Saturday, April 12, 2008

Dark of a Thousand Nights


Alas, Babylon: Pat Frank: When I was a kid, I went through this apocalyptic fiction phase -- I read every novel like that I could get my hands on. Shockingly, I never read a classic of the genre, Alas, Babylon. I remember trying to read it, but I never got past the first page. Les's positive review of it encouraged me to try reading it once again. It's an amazing read. Despite the fact that America is destroyed by nuclear bombs, Frank's novel is a hopeful one. His characters come together to take care of each other and to rebuild their world. The main character, Randy Bragg, who before The Day, seemed pretty much aimless, steps up to the plate and shows that he is strong and becomes a leader in his small town of Fort Repose, FL. Some of the stereotypes of women and blacks bothered me, but only for a minute -- the novel was written in 1959 after all. Helen, for instance, although a completely capable woman in all other respects, is one of those women who needs a man. Randy's wife, Lib, hesitates to suggest something because she feels that what she's thinking about should be first brought up by a man. Helen's daughter, Peyton, longs to be a hero like her brother but is told that the things she wants to help with are better left to boys and men. Despite the stereotypes, you can feel all the women beginning to chafe against these arbitrary rules. In some ways too, in its treatment of African Americans, Frank's novel and his character are just a little ahead of the times. Randy feels that race shouldn't matter -- this is vividly pointed out when after The Day, Randy is in a park staring at two water fountains trying to remember why there are two separate ones like that. The characters eventually realize that they are all interdependent on one another and race becomes unimportant. Randy's niece and nephew, who've come to Florida from Omaha, have grown up expecting that their schools will be integrated. In spite of that, Randy's friend, Malachi, whom he's known his entire life, calls him, "Mr. Randy." All that said, Alas, Babylon, is a wonderful read with characters you can relate to and care about.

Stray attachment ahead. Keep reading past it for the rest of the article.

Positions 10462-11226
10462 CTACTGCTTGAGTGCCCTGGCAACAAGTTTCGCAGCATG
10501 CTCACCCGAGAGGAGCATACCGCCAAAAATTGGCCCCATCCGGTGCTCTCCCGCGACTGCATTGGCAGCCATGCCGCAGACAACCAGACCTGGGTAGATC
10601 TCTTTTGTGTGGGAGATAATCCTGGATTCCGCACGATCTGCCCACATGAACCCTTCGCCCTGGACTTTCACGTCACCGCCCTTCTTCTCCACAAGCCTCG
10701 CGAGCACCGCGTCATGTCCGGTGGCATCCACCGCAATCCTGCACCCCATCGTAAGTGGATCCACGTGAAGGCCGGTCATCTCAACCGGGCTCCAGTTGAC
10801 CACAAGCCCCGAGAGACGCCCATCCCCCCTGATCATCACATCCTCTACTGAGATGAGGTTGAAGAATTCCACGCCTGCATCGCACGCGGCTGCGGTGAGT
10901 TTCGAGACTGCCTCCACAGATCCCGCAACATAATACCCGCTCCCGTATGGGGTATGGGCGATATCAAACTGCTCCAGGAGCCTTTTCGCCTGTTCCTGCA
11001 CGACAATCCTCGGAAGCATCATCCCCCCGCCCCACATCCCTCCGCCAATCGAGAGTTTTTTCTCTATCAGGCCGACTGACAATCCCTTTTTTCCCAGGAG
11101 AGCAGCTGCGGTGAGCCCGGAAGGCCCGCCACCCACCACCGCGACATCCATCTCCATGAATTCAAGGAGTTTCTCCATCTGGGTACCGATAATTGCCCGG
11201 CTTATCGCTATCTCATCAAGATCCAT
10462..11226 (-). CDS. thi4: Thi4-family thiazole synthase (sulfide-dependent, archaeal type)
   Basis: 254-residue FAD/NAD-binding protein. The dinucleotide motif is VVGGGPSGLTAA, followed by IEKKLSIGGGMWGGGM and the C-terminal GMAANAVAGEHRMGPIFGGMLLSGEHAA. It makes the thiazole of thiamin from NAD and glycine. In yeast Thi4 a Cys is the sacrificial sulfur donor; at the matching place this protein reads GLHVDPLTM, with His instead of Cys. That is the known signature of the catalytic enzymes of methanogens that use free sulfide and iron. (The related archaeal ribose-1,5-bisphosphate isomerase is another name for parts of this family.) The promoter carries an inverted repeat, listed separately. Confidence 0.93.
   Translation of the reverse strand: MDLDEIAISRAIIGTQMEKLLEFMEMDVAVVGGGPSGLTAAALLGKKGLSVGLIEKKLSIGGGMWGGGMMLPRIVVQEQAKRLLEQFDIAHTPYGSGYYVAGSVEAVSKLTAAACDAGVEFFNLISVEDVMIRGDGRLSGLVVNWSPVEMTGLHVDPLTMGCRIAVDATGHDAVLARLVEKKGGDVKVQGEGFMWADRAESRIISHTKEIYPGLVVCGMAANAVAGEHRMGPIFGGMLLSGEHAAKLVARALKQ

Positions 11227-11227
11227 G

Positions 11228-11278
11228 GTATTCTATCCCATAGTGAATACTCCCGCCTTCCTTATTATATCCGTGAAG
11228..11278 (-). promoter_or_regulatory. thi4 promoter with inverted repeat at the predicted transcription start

Friday Shuffle on Saturday

  1. Come Pick Me Up: Ryan Adams from Heartbreaker
  2. I Must Be High: Wilco from A.M.
  3. What a Wonderful Man: My Morning Jacket from Z
  4. Off Broadway: Ryan Adams from Easy Tiger
  5. Pot Kettle Black: Wilco from Yankee Hotel Foxtrot
  6. Another Rainy Day: Corinne Bailey Rae from Corinne Bailey Rae
  7. Somebody's Baby: Jackson Browne from Solo Acoustic, Vol. 2
  8. Old Times Sake: Shelby Lynne from Suit Yourself
  9. All We Can Really Do: Melissa Etheridge from The Awakening
  10. White Rabbit: Patti Smith from Twelve

4 comments:

Les said...

Glad you wound up enjoying this! I've sold a few copies at work since reading it. I agree about the stereotypes, but yah, it was written almost 50 years ago!

Great Friday Shuffle. I've just added Melissa Etheridge's album to my Amazon wishlist. Thanks!

Katya said...

Les: Now I'm reading A Canticle for Leibowitz which I'd also never read before. I like the ME album.

Les said...

I'm planning to read A Canticle for Leibowitz in the next month or two. Looking forward to your review!

Katya said...

I just got a new copy of it and the introduction is by Mary Doria Russell.